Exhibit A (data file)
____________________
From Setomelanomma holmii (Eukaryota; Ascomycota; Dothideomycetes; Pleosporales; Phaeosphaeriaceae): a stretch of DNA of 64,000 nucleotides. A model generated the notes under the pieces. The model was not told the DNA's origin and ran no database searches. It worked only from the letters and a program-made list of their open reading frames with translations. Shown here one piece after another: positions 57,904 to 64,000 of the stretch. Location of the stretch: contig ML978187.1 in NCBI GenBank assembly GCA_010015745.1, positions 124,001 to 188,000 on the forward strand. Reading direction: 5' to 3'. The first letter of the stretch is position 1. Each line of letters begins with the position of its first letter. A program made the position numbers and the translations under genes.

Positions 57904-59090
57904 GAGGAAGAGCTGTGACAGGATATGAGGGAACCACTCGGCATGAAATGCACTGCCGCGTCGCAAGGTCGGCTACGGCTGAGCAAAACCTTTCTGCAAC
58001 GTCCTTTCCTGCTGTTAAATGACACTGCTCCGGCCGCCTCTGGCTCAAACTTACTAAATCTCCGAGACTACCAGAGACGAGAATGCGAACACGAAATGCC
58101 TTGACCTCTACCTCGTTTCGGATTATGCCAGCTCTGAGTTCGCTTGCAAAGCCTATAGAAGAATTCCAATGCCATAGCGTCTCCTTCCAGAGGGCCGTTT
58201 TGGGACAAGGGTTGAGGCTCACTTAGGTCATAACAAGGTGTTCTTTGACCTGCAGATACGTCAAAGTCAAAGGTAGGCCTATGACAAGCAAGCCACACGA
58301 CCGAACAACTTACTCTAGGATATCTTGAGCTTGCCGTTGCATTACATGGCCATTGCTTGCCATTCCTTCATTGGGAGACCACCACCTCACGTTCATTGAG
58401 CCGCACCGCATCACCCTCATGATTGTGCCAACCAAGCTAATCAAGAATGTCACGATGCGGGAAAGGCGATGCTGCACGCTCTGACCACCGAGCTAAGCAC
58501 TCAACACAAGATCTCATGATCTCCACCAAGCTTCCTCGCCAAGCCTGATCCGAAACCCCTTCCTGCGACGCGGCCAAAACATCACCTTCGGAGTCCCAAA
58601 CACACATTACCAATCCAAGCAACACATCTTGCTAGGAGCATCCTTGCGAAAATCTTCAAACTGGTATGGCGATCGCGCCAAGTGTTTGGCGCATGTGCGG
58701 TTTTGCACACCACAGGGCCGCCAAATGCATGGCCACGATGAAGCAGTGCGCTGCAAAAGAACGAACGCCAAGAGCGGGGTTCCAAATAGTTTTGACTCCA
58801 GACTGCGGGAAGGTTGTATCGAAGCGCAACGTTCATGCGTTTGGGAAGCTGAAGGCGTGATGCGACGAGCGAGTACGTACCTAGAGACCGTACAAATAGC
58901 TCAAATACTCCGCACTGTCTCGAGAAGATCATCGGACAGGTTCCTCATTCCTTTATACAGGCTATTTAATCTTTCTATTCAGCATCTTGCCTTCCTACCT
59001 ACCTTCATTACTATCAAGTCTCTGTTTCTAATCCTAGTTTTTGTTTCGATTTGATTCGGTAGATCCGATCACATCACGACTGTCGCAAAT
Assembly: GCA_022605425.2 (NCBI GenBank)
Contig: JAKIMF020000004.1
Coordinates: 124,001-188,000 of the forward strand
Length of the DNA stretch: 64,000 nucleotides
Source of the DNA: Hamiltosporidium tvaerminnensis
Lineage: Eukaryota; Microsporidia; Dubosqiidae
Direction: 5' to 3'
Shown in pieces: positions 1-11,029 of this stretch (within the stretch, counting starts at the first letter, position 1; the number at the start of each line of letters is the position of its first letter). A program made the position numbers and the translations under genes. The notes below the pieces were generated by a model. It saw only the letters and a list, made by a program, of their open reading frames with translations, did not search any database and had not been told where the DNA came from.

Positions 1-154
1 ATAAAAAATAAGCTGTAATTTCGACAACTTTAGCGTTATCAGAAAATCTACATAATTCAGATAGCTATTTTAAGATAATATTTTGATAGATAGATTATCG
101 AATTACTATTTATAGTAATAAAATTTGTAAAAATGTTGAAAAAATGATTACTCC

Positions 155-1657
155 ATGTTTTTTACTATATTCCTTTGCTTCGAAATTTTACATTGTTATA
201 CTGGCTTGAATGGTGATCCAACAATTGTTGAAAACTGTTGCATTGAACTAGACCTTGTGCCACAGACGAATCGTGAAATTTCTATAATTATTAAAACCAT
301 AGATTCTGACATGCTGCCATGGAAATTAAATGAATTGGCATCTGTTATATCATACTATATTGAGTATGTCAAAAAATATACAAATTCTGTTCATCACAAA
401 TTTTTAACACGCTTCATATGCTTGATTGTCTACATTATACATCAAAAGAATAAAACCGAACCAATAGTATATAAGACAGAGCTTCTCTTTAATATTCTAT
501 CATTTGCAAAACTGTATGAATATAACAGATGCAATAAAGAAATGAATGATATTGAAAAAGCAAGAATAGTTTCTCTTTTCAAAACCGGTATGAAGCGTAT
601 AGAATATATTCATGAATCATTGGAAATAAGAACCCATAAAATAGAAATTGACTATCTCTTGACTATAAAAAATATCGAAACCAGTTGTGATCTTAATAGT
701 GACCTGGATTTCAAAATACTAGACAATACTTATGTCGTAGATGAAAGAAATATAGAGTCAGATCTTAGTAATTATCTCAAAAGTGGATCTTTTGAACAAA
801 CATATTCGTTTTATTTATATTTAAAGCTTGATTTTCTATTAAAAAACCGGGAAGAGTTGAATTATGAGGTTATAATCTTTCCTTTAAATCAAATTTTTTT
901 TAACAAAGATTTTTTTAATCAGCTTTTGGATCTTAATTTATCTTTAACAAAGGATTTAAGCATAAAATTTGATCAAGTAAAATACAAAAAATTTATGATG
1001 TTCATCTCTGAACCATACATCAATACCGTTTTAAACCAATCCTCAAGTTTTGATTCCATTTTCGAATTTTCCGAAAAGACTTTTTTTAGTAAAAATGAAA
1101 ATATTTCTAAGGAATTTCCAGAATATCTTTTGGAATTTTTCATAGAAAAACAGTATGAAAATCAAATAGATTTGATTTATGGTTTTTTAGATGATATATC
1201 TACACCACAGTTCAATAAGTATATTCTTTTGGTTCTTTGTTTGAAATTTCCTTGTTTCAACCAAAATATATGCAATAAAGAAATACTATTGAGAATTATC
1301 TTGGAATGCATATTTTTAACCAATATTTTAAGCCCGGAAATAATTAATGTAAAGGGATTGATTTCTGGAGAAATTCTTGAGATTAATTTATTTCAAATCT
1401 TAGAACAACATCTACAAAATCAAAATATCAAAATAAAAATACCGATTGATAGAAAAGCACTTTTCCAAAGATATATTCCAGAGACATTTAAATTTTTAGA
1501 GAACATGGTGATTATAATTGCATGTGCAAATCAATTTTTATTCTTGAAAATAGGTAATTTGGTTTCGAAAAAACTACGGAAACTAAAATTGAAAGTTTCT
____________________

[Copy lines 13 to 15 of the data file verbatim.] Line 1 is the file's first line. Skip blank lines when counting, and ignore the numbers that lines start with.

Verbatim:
58901 TCAAATACTCCGCACTGTCTCGAGAAGATCATCGGACAGGTTCCTCATTCCTTTATACAGGCTATTTAATCTTTCTATTCAGCATCTTGCCTTCCTACCT
59001 ACCTTCATTACTATCAAGTCTCTGTTTCTAATCCTAGTTTTTGTTTCGATTTGATTCGGTAGATCCGATCACATCACGACTGTCGCAAAT
Assembly: GCA_022605425.2 (NCBI GenBank)